I love teaching Romeo and Juliet. I have taught this play for seven of the ten years I have been teaching, and the only reason I didn’t do it for those three is that I was teaching pre-K and middle school, and it wasn’t part of either curriculum. Romeo and Juliet might be my favorite piece of literature to teach for two reasons: 1) It has massive appeal for students and makes a great introduction to Shakespeare for 9th graders; 2) I love the language — I have huge chunks of it memorized — and teaching this play affords me the opportunity to teach an author I am enthusiastic about to students who are enthusiastic, too.
Great ideas for teaching this play are not exactly in short supply. I used to swear by Shakespeare Set Free, although in the last few years I have found myself being more selective about which activities that I use from that book. I do, for instance, enjoy having students look at different characters’ thoughts on love and Shakespeare’s “language tricks,” but I do not have them create masks and learn how to do the Pilgrims and Saints dance. I have actually found much more challenging activities at the Folger Shakespeare Library’s website.
The play begins as two servants of the Capulet household, Sampson and Gregory, encounter Abraham (Abra or Abram) in the street. The punny banter between Sampson and Gregory is very much period humor, and I have to say it isn’t the most inviting way to begin (though who am I to question the Bard?). Many staged versions (including the two popular movie versions) cut this scene down significantly. The important part is the fight. I do explain the puns through some notes students take down. Also, and I think this is important, I make sure my kids understand what they’re reading. Yes, even the bawdy parts.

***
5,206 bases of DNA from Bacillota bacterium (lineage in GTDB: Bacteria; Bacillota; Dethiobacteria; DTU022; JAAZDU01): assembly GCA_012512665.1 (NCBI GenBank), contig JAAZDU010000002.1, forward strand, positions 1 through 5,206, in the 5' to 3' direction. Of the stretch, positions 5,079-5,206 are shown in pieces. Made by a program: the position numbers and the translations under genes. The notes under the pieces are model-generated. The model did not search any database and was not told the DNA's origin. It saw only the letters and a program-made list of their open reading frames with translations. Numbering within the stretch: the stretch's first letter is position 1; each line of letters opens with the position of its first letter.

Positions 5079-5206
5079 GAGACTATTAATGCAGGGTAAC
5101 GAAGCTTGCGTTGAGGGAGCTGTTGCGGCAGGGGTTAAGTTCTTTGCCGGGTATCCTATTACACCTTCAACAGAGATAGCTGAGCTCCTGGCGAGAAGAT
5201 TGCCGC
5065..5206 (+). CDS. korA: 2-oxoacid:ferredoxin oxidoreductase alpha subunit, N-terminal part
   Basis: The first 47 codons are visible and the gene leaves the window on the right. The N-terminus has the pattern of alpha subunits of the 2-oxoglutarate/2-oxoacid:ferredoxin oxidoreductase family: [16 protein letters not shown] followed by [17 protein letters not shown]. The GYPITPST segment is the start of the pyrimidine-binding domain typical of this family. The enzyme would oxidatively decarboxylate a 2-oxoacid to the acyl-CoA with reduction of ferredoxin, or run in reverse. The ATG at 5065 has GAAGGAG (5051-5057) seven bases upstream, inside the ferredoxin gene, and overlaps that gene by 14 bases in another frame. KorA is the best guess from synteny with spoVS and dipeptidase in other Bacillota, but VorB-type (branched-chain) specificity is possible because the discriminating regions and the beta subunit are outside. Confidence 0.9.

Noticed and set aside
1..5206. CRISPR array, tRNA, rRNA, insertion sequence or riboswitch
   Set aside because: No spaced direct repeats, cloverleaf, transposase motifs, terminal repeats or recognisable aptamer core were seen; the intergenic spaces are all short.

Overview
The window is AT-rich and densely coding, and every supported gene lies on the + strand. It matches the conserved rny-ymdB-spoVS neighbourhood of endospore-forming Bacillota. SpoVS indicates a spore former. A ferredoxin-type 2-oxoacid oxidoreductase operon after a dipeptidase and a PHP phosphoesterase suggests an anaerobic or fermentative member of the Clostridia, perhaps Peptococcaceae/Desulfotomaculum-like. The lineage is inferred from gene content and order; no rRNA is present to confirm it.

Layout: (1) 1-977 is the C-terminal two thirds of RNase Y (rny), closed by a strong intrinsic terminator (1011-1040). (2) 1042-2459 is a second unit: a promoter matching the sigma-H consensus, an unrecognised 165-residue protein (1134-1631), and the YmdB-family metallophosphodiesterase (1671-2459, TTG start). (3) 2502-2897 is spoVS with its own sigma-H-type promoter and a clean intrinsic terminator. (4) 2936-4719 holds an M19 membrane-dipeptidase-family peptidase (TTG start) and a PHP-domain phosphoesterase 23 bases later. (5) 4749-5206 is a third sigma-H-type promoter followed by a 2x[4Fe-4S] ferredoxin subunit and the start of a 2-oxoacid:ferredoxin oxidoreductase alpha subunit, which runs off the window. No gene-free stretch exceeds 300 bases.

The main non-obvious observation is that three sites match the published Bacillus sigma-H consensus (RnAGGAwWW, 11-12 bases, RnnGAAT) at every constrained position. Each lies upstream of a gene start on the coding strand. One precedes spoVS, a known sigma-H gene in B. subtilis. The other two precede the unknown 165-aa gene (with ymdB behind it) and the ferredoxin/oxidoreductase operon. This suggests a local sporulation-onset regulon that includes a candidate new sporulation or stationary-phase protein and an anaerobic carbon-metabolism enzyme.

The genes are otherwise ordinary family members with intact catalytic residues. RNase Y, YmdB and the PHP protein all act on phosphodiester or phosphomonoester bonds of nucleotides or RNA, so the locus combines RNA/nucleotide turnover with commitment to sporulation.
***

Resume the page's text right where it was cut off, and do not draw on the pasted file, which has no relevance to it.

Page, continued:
I challenge students to memorize Mercutio’s Queen Mab speech for extra credit. We break the speech down and try to figure out what sort of person Mercutio is. One note about Mercutio: students have trouble with the fact that he is friends with Romeo and still invited to the Capulets’ feast. I explain to them that he is not a Montague — he is kin to the Prince and to Count Paris, and therefore, most likely an important person. Of course Capulet would invite him to the feast.
The first significant writing assignment I do is a compare/contrast essay (can be a full essay or a one-paragraph essay). We read the famous Balcony Scene (Act II, Scene 2) together. Then students make a compare/contrast graphic organizer. In order to do this activity, you must have two versions of Romeo and Juliet on DVD or VHS. Personally, I think it is great to show the BBC’s version starring Patrick Ryecart and Rebecca Saire (1978). Frankly, the Balcony Scene in this version is passionless and boring. It makes for a great contrast against Franco Zeffirelli’s excellent version starring Olivia Hussey and Leonard Whiting (1968). The BBC version is not as widely available, however, as Baz Luhrmann’s 1996 version starring Claire Danes and Leonardo DiCaprio. A comparison between Zeffirelli and Luhrmann’s versions works very well; Zeffirelli’s is true to the spirit of the play’s setting, while Luhrmann’s is actually more faithful to the text. Some students notice this, but most will need your guidance to pick up on that. I need to take a moment to say I absolutely detest the fact that Luhrmann’s Balcony Scene takes place mostly in a swimming pool.
Using their graphic organizer, students list everything they notice while watching Zeffirelli’s film — set, costumes, lines spoken, actor’s choices (emphasis, blocking, etc.) — in the first column. In the second, they do the same for the Luhrmann film. The lower half of the graphic organizer is for noting similarities and differences between the two. Students then have a good plan for creating a compare/contrast essay. The organizer helps them focus, I think.
This idea was adapted from Shakespeare Set Free: Teaching A Midsummer Night’s Dream, Romeo and Juliet, and Macbeth.